Buy, Build or Remodel?
Whether it’s time to upsize, downsize or relocate, it’s no secret why the Central Texas region is one of America’s fastest growing regions. Beautiful scenery, warm climate, a bounty of outdoor activities and the region’s expanding economy are among the top draws for newcomers and veterans alike. We’ve asked some of the area’s building experts to weigh in on key considerations on whether to buy, build or remodel.
Consider your families’ needs – now and in the future
Are you a growing family with young kids? Is your play area beginning to become one with your living room? Perhaps you entertain often and need extra space to accommodate larger groups. Or maybe your kids are grown and retirement is on the horizon. In any case, jotting down a list of your specific needs will help to evaluate whether remodeling, building or purchasing is your best bet. “It’s important to consider not only your current situation but also five and ten years down the road,” says Matt Fields with FieldsCo Builders. Matt recommends considering how comfortable you are with making decisions and if you have the time to dedicate to a build or remodel project. “The countless styles and options available online has really enabled homeowners to make more informed, quicker decisions compared to just a decade prior.”
First is location, location, location. Is your neighborhood increasing in popularity? Are homes around you selling for more than they did five years ago? Are local businesses thriving? Next, evaluate your assets. Hire a third party inspector to assess the structural integrity and condition of your current home. Is the future value of your home worth the cost to remodel over the long term? Keep in mind, US News& World Report recommends staying within 15% of the median home value in your neighborhood to ensure competitive resell potential.
New vs. old
Comparing a newly-constructed home to a well-done remodel can be a bit like comparing apples to oranges. If you’re on the fence, consider your home’s historic value. If you live in a turn-of-the-century charming bungalow, it may be worth the extra cost of using the same quality materials for updating without changing its historic charm. On the flip side, new construction offers many state-of-the-art energy efficient features and modern finishes.
Laws & restrictions
You just found the perfect tear down and already envision your beautiful new home. But wait, what’s this about the POA enforcing restrictions against building two-story homes? Perhaps you purchased a fixer-upper with the intent of taking it to the studs, only to find out that the city requires an entire side of the home stay intact to qualify as a remodel. Bottom line, check your local zoning laws, building codes and POA stipulations before making house plans.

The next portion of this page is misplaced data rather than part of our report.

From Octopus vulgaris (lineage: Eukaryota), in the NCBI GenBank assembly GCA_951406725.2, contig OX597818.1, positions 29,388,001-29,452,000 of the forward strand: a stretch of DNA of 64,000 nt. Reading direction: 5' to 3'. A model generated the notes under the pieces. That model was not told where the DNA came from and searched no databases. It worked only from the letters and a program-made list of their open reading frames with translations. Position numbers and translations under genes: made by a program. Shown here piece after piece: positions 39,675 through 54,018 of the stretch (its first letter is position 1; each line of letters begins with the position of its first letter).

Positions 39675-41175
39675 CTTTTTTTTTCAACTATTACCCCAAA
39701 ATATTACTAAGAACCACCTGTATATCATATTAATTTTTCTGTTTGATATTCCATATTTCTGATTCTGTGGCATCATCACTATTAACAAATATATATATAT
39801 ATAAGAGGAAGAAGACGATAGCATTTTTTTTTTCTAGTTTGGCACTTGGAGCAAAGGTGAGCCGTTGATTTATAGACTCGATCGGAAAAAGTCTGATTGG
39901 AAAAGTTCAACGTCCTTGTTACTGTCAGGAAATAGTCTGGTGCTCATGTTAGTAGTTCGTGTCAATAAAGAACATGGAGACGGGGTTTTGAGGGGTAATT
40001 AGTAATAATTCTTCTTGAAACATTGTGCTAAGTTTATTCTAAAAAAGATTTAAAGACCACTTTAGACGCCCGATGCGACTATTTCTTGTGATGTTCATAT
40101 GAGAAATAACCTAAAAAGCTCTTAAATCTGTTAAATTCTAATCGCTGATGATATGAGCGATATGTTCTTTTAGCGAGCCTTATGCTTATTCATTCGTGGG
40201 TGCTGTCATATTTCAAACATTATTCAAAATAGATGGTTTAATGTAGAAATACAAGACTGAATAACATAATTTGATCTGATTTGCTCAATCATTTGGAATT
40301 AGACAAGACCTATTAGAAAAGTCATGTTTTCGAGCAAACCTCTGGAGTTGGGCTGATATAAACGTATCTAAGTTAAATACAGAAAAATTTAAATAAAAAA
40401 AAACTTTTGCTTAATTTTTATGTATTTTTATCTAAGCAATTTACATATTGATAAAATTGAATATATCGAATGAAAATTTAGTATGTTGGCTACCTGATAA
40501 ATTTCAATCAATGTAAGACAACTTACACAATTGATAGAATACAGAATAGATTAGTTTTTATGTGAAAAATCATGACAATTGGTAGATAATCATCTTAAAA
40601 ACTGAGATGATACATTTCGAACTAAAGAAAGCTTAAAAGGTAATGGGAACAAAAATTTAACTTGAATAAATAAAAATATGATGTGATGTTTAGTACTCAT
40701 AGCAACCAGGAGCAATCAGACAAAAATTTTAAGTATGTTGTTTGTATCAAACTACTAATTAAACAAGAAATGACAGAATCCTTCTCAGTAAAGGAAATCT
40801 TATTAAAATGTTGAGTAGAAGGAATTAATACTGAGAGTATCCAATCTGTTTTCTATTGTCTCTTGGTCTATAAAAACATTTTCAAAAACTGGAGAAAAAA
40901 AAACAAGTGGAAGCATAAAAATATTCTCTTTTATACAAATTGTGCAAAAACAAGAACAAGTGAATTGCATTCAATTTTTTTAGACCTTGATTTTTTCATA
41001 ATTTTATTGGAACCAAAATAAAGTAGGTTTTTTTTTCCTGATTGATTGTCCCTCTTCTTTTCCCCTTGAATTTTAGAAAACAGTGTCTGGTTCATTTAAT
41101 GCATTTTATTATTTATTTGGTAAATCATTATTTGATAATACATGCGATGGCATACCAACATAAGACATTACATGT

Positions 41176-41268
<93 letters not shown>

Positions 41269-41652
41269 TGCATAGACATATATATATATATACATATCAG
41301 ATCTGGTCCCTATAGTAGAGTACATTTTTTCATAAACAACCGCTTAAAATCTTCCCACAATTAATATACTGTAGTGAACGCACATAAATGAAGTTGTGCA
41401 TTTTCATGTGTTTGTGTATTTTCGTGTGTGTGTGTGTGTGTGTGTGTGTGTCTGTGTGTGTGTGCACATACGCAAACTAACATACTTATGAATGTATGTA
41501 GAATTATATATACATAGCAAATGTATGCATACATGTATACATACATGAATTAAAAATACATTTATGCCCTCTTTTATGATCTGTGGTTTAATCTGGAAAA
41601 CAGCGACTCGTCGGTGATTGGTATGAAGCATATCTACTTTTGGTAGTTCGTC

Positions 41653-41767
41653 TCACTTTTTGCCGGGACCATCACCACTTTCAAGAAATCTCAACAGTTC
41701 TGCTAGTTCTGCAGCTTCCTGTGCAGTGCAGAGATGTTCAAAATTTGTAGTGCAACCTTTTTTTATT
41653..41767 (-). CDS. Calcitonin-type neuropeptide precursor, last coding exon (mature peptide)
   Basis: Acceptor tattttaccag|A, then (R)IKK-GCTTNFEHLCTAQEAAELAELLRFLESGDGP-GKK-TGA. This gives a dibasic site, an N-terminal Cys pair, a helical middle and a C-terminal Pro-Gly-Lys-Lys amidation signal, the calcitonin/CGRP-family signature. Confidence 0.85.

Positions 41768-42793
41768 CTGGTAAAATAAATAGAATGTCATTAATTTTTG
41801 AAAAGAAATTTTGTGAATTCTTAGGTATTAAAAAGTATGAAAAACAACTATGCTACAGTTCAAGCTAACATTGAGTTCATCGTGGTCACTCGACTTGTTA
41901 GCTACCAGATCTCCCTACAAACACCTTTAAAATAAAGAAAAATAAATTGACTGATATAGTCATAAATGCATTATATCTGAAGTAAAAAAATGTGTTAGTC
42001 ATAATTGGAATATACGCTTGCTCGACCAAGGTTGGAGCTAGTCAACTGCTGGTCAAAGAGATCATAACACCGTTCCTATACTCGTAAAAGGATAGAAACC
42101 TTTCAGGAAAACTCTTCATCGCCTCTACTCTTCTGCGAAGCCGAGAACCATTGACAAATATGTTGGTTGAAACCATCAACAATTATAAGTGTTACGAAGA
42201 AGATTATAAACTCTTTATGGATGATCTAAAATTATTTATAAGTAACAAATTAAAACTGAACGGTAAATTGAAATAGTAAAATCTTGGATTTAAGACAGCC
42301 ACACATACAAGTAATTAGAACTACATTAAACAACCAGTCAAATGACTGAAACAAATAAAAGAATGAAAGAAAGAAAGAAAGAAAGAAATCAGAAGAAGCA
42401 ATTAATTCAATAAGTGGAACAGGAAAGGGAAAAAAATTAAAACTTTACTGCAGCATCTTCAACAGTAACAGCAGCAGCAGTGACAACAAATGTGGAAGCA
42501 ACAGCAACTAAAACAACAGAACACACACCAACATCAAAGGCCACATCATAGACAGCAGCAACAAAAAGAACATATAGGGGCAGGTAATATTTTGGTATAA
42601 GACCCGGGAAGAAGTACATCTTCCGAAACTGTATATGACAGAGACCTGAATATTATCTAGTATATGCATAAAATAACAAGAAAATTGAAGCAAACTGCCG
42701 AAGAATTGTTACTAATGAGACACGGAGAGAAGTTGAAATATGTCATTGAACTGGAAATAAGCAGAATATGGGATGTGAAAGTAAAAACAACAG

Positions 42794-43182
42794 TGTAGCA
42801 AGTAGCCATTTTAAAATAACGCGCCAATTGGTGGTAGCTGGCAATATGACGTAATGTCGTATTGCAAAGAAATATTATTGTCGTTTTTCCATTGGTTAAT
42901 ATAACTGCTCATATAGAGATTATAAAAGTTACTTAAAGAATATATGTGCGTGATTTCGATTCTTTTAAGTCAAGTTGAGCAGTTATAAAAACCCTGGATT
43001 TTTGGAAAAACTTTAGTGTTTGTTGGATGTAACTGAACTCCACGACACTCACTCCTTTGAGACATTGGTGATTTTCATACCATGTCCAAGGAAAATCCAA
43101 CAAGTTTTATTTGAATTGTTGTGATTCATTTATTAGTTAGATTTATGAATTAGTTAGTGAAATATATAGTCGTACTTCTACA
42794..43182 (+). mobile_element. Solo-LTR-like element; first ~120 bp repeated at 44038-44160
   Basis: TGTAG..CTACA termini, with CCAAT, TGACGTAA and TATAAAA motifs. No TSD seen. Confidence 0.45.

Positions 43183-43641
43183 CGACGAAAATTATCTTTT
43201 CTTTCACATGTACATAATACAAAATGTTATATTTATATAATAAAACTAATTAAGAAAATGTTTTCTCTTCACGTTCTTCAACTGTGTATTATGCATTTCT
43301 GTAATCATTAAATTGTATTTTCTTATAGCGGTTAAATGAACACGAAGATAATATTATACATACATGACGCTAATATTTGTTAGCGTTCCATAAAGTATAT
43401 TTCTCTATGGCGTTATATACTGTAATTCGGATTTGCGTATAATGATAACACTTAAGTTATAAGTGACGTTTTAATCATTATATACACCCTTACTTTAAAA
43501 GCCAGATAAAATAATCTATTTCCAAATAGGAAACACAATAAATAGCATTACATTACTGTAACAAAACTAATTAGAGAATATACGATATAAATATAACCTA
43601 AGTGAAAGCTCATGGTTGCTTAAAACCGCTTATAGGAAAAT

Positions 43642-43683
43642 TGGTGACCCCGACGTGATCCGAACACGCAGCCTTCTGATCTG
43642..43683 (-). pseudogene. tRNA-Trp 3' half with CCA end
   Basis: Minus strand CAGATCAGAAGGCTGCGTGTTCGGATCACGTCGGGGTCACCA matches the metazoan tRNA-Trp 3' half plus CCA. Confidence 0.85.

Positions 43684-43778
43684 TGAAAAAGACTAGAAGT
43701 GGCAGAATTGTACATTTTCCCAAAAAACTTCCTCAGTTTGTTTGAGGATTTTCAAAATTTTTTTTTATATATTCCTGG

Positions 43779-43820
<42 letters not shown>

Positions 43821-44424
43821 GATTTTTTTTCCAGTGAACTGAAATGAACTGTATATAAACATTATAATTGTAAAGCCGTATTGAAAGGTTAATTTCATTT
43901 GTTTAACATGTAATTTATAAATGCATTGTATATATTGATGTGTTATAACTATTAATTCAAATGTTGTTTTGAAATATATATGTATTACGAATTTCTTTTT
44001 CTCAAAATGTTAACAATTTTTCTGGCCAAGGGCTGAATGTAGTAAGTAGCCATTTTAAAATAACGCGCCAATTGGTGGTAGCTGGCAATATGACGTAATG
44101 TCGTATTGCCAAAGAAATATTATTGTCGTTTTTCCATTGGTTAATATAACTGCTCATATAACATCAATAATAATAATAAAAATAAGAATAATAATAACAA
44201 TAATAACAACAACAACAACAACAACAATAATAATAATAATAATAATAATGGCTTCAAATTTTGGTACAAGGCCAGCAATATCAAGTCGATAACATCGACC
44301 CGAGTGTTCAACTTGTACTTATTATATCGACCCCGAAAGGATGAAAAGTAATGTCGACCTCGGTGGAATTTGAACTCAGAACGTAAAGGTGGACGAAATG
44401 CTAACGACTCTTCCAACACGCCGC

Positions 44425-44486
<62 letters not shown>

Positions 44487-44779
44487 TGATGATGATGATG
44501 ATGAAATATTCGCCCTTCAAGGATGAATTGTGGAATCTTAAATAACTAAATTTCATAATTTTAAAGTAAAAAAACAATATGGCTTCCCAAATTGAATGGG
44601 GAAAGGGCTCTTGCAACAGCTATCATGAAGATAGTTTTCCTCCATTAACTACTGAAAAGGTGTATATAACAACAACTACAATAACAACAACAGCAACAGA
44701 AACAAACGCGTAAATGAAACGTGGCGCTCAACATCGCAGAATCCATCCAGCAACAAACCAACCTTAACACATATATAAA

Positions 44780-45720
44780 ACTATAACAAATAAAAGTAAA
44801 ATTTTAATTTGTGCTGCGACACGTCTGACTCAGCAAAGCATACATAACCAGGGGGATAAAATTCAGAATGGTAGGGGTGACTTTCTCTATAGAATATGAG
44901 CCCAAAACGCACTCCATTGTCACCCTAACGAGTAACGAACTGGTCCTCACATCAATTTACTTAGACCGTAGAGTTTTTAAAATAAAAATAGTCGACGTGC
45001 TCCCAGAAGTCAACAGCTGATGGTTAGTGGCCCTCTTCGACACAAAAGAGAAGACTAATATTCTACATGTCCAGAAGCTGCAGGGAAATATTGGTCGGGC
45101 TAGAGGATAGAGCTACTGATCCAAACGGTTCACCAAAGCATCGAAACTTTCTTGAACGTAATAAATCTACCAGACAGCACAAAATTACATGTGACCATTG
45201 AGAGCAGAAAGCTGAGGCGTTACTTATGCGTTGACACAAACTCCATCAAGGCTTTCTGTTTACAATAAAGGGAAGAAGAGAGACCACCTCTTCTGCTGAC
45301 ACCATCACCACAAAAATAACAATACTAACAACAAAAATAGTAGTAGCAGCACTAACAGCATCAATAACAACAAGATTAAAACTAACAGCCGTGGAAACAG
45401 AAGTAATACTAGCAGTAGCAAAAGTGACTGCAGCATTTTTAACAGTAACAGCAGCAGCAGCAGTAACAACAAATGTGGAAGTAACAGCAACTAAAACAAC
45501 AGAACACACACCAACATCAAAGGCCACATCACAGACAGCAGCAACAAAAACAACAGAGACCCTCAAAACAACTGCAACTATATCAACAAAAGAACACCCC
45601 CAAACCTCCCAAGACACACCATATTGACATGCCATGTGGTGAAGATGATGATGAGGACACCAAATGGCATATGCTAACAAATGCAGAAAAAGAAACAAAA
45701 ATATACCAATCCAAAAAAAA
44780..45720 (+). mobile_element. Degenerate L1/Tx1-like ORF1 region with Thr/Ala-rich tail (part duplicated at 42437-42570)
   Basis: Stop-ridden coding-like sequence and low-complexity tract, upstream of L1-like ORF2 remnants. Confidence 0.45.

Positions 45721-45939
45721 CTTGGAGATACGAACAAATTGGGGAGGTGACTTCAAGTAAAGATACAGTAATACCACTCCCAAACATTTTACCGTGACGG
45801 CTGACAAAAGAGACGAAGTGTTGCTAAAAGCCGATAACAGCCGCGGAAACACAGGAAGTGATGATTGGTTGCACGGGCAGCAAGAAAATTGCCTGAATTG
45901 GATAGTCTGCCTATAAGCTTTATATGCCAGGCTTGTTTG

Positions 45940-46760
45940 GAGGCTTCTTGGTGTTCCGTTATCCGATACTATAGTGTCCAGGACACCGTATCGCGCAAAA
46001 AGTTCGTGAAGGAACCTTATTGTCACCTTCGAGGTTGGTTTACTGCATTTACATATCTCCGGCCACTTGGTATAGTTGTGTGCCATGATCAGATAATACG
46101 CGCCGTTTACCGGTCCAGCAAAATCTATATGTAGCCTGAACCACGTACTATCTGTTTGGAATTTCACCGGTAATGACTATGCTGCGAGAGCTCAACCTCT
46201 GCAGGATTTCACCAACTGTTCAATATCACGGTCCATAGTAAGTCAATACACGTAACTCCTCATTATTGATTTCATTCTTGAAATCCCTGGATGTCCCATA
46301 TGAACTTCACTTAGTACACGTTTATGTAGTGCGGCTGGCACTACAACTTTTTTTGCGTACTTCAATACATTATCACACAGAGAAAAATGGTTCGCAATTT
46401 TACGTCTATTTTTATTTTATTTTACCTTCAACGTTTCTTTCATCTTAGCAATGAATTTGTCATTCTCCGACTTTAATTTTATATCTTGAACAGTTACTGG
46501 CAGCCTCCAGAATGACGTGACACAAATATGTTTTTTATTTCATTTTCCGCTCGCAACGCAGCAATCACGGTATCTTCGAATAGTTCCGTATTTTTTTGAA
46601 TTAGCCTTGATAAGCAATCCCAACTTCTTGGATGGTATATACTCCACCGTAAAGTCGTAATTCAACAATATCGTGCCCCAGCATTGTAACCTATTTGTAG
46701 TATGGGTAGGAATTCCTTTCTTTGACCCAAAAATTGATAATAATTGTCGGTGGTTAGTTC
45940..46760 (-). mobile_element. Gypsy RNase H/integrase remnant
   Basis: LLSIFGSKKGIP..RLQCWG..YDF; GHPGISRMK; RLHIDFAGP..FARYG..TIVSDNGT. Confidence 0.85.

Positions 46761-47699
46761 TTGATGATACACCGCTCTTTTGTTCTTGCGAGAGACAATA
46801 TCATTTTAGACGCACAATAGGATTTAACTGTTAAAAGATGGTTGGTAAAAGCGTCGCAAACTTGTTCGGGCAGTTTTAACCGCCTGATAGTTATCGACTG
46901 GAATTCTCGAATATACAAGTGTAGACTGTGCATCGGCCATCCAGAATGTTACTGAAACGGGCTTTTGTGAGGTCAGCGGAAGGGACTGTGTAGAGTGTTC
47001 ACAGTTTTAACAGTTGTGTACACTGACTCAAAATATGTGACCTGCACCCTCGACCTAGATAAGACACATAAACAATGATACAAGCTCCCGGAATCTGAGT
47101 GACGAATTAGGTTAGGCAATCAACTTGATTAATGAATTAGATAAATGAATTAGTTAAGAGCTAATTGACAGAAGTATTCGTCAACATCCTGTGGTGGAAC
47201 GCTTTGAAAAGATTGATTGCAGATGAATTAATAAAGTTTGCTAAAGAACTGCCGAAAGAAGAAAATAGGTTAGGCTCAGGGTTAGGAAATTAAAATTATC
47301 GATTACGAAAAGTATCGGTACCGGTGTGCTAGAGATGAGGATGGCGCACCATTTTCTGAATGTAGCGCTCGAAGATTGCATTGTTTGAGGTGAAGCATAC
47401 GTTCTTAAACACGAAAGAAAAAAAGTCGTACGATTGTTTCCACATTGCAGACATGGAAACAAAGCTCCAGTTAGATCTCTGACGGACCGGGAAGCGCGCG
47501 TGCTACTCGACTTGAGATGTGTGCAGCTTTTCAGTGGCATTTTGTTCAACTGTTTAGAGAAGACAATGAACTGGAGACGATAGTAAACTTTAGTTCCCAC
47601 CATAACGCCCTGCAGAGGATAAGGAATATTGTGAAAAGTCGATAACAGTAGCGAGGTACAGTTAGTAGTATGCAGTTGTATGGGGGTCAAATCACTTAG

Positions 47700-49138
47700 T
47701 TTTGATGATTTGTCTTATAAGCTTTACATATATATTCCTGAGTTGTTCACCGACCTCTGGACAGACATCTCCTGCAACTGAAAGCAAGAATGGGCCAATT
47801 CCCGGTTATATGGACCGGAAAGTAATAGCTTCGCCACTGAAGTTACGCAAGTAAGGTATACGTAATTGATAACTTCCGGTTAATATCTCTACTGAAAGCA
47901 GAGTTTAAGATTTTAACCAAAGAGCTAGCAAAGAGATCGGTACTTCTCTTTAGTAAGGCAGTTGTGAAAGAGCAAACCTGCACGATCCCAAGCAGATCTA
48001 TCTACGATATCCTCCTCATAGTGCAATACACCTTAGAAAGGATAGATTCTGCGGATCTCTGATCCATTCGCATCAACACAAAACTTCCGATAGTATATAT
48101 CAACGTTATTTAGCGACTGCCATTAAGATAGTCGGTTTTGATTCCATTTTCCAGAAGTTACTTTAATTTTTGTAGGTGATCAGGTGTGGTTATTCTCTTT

Remodeling may sound like the less expensive alternative, which can be true in high demand cities. However, it’s important to look at the footprint of an existing home. On a cost-per-square-foot basis, remodeling can at times be more expensive than new construction due to the confinements of working around existing structures. “Sometimes an addition may be cheaper than modifying existing spaces if there are old issues lurking behind walls,” says Richard Laughlin with Laughlin Homes and Restoration. John Winsborough with Winsborough Construction offers another budget- friendly tip. “Hiring a design/build firm is a great way to ensure your budget aligns with the style and architecture you want drawn and custom built.” Other expenses to account for include moving, closing costs, inspections, financing, etc.
In a nutshell…
- Remodeling is likely for you if… You love your neighborhood and location. You’re emotionally attached to your home. You can tolerate living in a construction zone for several months.
- Consider building a new home if… Lots are available in the neighborhood you really like. The cost of remodeling your home will outpace its resale value. You have specific needs for your home.
- Purchasing a home may be your best bet if… You prefer not to take on the stress and demands of a home project. You can find what you’re looking for in an existing home.